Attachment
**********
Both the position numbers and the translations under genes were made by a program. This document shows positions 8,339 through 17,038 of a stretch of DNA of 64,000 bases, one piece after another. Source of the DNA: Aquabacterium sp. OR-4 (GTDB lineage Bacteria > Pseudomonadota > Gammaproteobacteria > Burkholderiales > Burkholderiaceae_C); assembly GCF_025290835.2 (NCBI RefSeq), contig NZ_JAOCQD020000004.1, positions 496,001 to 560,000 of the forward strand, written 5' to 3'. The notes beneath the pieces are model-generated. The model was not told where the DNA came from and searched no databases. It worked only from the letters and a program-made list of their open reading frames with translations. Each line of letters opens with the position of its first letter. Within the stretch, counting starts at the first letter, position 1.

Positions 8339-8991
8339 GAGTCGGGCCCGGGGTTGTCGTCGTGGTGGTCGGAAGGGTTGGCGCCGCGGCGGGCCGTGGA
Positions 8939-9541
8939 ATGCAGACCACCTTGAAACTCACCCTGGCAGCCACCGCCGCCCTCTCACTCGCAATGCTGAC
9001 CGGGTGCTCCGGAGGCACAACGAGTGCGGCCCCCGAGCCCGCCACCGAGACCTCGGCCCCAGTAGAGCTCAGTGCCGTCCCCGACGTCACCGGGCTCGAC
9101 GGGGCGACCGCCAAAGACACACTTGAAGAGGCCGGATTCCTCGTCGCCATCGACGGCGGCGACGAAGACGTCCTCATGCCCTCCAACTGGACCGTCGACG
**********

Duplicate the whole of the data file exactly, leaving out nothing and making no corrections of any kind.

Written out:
Both the position numbers and the translations under genes were made by a program. This document shows positions 8,339 through 17,038 of a stretch of DNA of 64,000 bases, one piece after another. Source of the DNA: Aquabacterium sp. OR-4 (GTDB lineage Bacteria > Pseudomonadota > Gammaproteobacteria > Burkholderiales > Burkholderiaceae_C); assembly GCF_025290835.2 (NCBI RefSeq), contig NZ_JAOCQD020000004.1, positions 496,001 to 560,000 of the forward strand, written 5' to 3'. The notes beneath the pieces are model-generated. The model was not told where the DNA came from and searched no databases. It worked only from the letters and a program-made list of their open reading frames with translations. Each line of letters opens with the position of its first letter. Within the stretch, counting starts at the first letter, position 1.

Positions 8339-8991
8339 GAGTCGGGCCCGGGGTTGTCGTCGTGGTGGTCGGAAGGGTTGGCGCCGCGGCGGGCCGTGGA
Positions 8939-9541
8939 ATGCAGACCACCTTGAAACTCACCCTGGCAGCCACCGCCGCCCTCTCACTCGCAATGCTGAC
9001 CGGGTGCTCCGGAGGCACAACGAGTGCGGCCCCCGAGCCCGCCACCGAGACCTCGGCCCCAGTAGAGCTCAGTGCCGTCCCCGACGTCACCGGGCTCGAC
9101 GGGGCGACCGCCAAAGACACACTTGAAGAGGCCGGATTCCTCGTCGCCATCGACGGCGGCGACGAAGACGTCCTCATGCCCTCCAACTGGACCGTCGACG